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Hoffmann, R. A wiki for the life sciences where authorship matters. Nature Genetics (2008)

Presumptive diagnostic differentiation of hog cholera virus from bovine viral diarrhea and border disease viruses by using a cDNA nested-amplification approach.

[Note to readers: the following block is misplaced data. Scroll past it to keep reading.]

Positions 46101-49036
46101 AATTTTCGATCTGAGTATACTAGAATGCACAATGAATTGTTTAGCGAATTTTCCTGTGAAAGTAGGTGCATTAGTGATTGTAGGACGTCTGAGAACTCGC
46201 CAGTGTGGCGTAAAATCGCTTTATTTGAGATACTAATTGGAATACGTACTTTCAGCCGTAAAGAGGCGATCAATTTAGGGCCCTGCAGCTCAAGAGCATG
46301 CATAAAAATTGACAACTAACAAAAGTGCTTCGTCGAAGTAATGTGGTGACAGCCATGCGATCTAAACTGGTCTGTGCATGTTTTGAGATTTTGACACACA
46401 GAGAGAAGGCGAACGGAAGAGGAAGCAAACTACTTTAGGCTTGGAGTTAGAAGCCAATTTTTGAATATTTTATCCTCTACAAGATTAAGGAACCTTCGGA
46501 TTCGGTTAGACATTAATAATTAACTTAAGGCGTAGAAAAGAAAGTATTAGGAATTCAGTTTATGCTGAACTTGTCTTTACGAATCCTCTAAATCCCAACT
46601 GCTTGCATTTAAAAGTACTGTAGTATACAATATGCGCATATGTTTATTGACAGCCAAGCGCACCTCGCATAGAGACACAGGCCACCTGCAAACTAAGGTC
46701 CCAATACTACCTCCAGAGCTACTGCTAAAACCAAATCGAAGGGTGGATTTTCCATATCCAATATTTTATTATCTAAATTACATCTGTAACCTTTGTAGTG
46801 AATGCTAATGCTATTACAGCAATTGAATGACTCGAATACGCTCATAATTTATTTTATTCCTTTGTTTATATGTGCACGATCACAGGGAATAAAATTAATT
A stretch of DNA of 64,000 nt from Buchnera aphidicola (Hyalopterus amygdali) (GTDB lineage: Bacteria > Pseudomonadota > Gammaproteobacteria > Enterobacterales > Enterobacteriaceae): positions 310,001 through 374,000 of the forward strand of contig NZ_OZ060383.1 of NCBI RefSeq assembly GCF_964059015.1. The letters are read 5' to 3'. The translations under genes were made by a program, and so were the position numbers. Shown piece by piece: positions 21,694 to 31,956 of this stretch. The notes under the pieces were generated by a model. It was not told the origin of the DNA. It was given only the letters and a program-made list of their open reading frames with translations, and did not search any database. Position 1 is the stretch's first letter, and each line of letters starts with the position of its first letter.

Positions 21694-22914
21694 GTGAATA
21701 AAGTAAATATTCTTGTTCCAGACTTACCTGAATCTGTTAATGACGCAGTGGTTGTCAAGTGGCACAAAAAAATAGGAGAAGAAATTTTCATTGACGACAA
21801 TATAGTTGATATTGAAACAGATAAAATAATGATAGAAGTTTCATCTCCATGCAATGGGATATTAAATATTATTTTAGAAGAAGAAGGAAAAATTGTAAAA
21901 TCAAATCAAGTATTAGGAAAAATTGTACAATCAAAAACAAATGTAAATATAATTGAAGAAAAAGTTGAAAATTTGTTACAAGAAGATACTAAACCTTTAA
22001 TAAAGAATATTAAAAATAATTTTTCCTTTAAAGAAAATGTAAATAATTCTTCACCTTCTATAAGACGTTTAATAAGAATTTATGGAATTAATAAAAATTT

Hog cholera virus (HCV), bovine viral diarrhea virus (BVDV), and border disease virus (BDV) are closely related pestiviruses. BVDV and BDV are found worldwide but seldom cause disease in swine. In contrast, HCV has been successfully eradicated from swine in several nations but poses a potentially devastating threat to them because of its great virulence. Rapid differential diagnosis of HCV from BVDV and BDV infections in swine is vital for detection of the possible reintroduction of HCV into national herds from which it has been eradicated. Nested polymerase chain reactions (PCRs) for each of two pestiviral genomic segments are described. Amplification of the relatively conserved 5' genomic terminus identified 59 of 61 HCV, BVDV, and BDV isolates generically as pestiviruses. Nested amplification of the second region was designed to differentiate HCV from BVDV and BDV by exploiting relatively conserved differences in the nucleotide sequences that encode the major envelope glycoprotein. This second PCR correctly identified 36 of 36 diverse HCV isolates while failing to recognize any of 25 BVDV and BDV isolates. Multiple restriction fragment length analyses confirmed the identities of both external and nested PCR products. The two sets of PCRs may help confirm the generic identity of most pestiviruses and may permit presumptive differential diagnosis of HCV from BVDV and BDV.[1]


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